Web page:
Now I, for one, long for a different linguistic narrative.  I believe that language is a critical tool towards transforming states of consciousness.  If, say, the word gender would be evacuated from the common vernacular in favor of "a state of being" or some other words that liberate the human condition from modes of production it would contribute immensely to the extinction of certain oppressions.  With this post I am seeking a restructuring of religious, sociocultural, even scientific believes and systems.   Recently I attended a conference at UC Berkeley on Cancer knowledge and trans/social medial and the communicability of presence.  One of the topics discussed was modes of self care and the absence of LGBTQ curriculum in medical schools and how to network in the midst of this lack.  Based on these discussions I must say that shifting the linguistics to a more humane orientation contributes to the health and well being of the LGBTQ and S communities.  It is a beginning! 

Saturday, April 6, 2013

About Respecting Ignorance. . . .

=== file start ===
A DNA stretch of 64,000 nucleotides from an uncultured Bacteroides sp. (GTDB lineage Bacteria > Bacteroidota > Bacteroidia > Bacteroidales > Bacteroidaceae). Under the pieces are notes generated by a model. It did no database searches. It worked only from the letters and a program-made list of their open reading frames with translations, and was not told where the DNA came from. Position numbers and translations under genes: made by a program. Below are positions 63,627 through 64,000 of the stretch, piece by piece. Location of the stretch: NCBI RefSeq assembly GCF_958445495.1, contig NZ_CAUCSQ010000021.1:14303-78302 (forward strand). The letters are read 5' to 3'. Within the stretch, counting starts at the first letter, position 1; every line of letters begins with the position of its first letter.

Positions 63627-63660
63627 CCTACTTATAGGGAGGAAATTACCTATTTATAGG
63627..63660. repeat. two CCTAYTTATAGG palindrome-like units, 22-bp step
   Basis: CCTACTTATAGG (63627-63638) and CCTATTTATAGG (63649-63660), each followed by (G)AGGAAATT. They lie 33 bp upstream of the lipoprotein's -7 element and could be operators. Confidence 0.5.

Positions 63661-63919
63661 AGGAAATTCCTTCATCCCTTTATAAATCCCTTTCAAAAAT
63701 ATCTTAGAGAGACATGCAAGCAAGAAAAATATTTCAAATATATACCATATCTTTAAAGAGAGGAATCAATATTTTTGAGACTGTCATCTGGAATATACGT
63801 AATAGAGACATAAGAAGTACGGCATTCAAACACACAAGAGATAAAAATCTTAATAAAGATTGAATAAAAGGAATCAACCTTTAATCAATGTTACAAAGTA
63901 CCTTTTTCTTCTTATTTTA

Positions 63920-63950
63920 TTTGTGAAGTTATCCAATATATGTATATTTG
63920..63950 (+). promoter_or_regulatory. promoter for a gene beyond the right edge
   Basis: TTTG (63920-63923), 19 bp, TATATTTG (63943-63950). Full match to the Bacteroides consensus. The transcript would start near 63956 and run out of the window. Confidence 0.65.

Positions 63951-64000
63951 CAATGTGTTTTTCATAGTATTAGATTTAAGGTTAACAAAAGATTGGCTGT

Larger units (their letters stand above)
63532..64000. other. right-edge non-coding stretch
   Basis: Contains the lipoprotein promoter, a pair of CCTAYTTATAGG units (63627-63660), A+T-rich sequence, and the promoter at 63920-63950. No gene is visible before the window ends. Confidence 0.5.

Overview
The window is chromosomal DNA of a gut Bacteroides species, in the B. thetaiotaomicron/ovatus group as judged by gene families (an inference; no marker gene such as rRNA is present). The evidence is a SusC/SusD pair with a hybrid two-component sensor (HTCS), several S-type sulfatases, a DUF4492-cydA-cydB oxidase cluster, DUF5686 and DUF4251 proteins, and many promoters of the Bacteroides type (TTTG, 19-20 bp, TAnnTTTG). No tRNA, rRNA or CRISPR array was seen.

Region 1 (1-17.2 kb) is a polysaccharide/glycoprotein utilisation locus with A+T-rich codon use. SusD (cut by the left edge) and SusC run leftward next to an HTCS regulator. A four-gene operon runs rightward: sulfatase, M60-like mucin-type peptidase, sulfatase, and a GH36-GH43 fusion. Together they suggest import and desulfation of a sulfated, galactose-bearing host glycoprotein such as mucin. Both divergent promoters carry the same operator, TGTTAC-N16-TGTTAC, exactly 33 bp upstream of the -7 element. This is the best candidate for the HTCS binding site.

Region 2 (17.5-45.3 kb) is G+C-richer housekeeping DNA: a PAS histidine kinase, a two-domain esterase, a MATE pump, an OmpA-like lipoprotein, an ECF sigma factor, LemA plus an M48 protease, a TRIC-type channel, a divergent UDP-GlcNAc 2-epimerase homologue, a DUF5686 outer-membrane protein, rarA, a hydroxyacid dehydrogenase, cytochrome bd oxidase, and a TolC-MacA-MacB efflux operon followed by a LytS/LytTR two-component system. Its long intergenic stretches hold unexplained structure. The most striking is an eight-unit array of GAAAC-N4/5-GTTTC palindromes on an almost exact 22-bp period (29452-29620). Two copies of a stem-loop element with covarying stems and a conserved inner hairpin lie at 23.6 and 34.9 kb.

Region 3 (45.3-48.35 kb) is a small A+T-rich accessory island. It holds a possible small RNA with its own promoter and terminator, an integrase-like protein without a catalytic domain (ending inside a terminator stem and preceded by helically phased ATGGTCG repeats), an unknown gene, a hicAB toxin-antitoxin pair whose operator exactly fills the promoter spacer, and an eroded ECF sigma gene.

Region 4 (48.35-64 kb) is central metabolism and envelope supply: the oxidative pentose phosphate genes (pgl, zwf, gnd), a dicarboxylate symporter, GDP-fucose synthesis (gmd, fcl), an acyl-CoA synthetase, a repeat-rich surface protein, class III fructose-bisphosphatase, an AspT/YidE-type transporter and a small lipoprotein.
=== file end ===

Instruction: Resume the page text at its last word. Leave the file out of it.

Now I write this post out of my own experience as a transgendered person who  lives in the "in between" that is between both genders; female or male, in the U.S. context.  More so I consider myself to be both the feminine and masculine, choosing to present signifiers as needed.  Living this way has not been the easiest, it is  just plain tiring, but not based on my presentation but on the fact of living in relationship(s) and communities that are not friendly to the transgendered person, and this not even toward the "in between".  And since I am an African American and Black I deal with certain conservative leanings of some of my Black people who either don't like me as a transgender person, only liking the masculine presence, using their understanding of the bible to witness to me or to somehow show how wrong I am out of Paul's commentary on Rome of all things, even out of their own limitations or certain Black women (not all) who are seemingly fearful that I, parading as a Transgender women of African descent, would somehow seek to usurp their positions as Black women, using my male privilege, that somehow because their oppression is so great, that I would somehow want to "take off my dress" and take their place in the unemployment line.  I consider both positions fear based and ludicrous.  Yet in this circumstance these two positions scream for respect.  Yes respect.  That I must respect these two positions as societal and intimate sensibilities.  So I ask does anyone who embraces these positions respect me and my sensibilities?  Yea, what about me?  I long for the day when who I am and who I identify as would be respected as my reality and not disrespected as not being a space of critical importance.  The same respect I give to you and your sensibilities should be returned.  If you can't do this then we don't need to talk.  So respect goes both ways.  But as I look and listen to the media I am clear that respect only goes the way of ignorance.  The statement "meet them where they are" sounds good but I consider it a linguistic signifier to respect ignorance.  Ignorance demands to be respected.  Ignorance must be allowed to exist in and of its self because somehow ignorance is that pseudo-sacred space of comfort for those who like their little world and their little god.  In the face of transformation then ignorance screams loud, articulating its displeasure or distaste through rhetorical and/or physical violence.  Ignorance demands its way.  That God's grace is imbedded in transformation calls for ignorance to change yet the evil embodied in ignorance denies a vision beyond ignorance and its comfort.